Summary: This sermon was prepared for World Communion Sunday in 2007. The title reflects the Four Questions asked by the youngest child during a Passover Haggadah.
Why Is this Sacrament Different?
We all know that our sacrament of Holy Communion derived from the Last Passover observance Jesus conducted with His disciples on the night He was betrayed. Oftentimes I have observed an authentic, Messianic Passover on Maundy Thursday evening in which my congregation would experience a full Passover meal called the Seder.
During the sharing of the Seder meal the worship liturgy is called the Haggadah or “The Telling.” The Haggadah celebrates and retells the story of the Exodus of Israel from physical slavery in Egypt. In Messianic Judaism it includes praising God for the sacrifice of Jesus for our sins on the Cross, His deliverance of us from slavery to sin when we put our faith and trust in Him, and a recreation of how Jesus transformed the traditional Passover Service into our sacrament of Holy Communion as a memory of His death until He comes again.
Jesus was the Host at that last Passover observance with His disciples on that evening that would come to be called Maundy Thursday. Traditionally at all Passover observances the Host, the Father in a family setting, is asked four questions by the youngest child at the Table. If you ever get to see the movie IN REMEMBRANCE, a film that depicts the transition of Passover into Holy Communion, Phillip, as the youngest disciple, is the one who asks the four questions of Jesus.
In English, these four questions translate something like this:
Why is this night different from all other nights? On
other nights we may eat leavened or unleavened
bread, but on this night we eat only unleavened
bread. On other nights we eat all types of herbs,
but tonight only bitter herbs. On other nights we do
not dip once. On this night we dip twice. On other
nights we eat sitting or reclining but on this night
we recline. [SOURCE: Daniel Juster and Gloria
Eisen, Passover HAGGADAH for Followers of
YESHUA THE MESSIAH (Washington, D. C.:
The Messianic Vision, n. d.), 9.]
Therefore, today I paraphrase those four questions in the title of today’s message so it becomes, “Why Is this Sacrament Different?” I would answer that question by three words: praise, power, and rededication.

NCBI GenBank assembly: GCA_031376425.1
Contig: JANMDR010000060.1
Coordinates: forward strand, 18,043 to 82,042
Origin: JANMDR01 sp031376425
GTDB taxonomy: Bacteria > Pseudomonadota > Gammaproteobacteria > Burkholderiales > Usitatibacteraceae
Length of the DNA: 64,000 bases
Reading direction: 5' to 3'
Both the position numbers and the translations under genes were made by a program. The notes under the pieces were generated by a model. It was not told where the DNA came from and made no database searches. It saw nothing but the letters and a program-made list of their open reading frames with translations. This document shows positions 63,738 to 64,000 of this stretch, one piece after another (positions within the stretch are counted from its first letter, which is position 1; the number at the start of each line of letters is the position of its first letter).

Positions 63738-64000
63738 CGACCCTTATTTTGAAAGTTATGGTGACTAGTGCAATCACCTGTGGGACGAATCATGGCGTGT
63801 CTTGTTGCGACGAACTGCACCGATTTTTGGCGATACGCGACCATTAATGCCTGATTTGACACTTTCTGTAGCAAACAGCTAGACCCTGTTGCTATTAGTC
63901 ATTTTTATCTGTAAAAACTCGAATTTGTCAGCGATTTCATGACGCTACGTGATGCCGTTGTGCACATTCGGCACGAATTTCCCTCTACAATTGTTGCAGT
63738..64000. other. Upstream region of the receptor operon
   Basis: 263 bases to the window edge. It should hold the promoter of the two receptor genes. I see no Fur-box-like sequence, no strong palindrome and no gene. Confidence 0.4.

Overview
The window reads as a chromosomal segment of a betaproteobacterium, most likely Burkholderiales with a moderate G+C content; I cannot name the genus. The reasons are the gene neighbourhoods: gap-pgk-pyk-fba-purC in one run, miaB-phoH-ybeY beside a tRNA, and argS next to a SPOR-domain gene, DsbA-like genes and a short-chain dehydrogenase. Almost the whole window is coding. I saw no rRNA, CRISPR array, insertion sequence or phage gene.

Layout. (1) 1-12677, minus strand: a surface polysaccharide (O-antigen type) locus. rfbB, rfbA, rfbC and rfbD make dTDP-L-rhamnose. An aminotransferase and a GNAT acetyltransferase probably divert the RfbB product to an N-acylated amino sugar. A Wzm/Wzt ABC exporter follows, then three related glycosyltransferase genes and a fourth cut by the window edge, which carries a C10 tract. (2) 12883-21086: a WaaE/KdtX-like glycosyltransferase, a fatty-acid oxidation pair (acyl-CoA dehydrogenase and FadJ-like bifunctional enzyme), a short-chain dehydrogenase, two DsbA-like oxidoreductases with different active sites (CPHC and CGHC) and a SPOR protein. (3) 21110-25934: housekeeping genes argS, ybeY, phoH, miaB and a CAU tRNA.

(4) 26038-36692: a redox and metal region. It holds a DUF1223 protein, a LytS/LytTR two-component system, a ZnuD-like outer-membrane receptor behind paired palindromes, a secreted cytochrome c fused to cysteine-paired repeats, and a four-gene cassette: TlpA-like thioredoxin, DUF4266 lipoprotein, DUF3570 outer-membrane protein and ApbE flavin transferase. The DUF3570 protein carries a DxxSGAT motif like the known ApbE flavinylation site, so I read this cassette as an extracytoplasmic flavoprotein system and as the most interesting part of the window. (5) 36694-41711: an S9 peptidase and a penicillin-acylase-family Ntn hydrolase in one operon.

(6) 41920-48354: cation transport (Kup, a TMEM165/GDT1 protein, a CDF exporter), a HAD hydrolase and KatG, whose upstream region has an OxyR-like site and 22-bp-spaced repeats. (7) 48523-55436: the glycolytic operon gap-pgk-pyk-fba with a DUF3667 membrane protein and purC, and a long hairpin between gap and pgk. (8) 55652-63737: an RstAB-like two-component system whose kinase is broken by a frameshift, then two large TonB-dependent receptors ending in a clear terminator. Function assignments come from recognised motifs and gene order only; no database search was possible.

Today is World Communion Sunday. I always thought until last year that today was the Sunday worldwide when all Christians observed Holy Communion, but last year I discovered this is not the case. World Communion is an observance of the National Council of Churches in the United States, and is, as I now understand, only observed by Christians in this Country.
World Communion Sunday was originally called Worldwide Communion Sunday. It began in 1936 under the sponsorship of the Presbyterian Church USA and came under the auspice of the Federal Council of Churches, the predecessor of the National Council of Churches, in 1940. It does not seem to be observed by Churches in the United Kingdom or the rest of Europe.
As we gather with our brothers and sisters in Christ across our land today, we need to observe this Holy Sacrament in the spirit of praise. Another term for Holy Communion is the Eucharist, a term that comes to us from the Greek and Latin meaning “grateful, thankful.” In partaking of Holy Communion we should come first and foremost before God in grateful praise and thanksgiving that “the blood of Jesus Christ cleanses us from all sin.” Receive the bread and cup today in the spirit of praise as expressed so gloriously by the hymn writer Horatio G. Spafford in the third stanza of His great hymn “It Is Well with My Soul”:
My sin, oh, the bliss of this glorious thought!
My sin, not in part but the whole,
Is nailed to the cross, and I bear it no more,
Praise the Lord, praise the Lord, O my soul!
This sacrament it different because in taking it we praise Jesus for liberating us from sin so we are no longer slaves to sin or condemned by our sins.
We come with praise in celebrating Holy Communion today, because this Holy Sacrament is “a foretaste of glory divine.” It reminds us of the eternal feast we shall celebrate with Jesus in the Kingdom of God, especially in partaking of the cup, for Jesus told His disciples at His final Passover with them in Matthew 26:29, “I tell you, I will not drink of this fruit of the vine from now on until that day when I drink it anew with you in my Father’s kingdom.”
Revelation 7:6-9 paints a glorious picture of that wonderful day: “I heard what sounded like a great multitude, like the roar of rushing waters and like loud peals of thunder, shouting: ‘Hallelujah! For our Lord God Almighty reigns. Let us rejoice and be glad and give him glory! For the wedding of the Lamb has come, and his bride has made herself ready.’ Fine linen, bright and clean, was given her to wear. (Fine linen stands for the righteous acts of the saints.) Then the angel said to me, ‘Write: ’Blessed are those who are invited to the wedding supper of the Lamb!’ And he added, ‘These are the true words of God.’” At the Table of Jesus we praise the Father, Son, and Holy Spirit that soon we will be drinking the cup anew with Jesus at the “Marriage Supper of the Lamb.”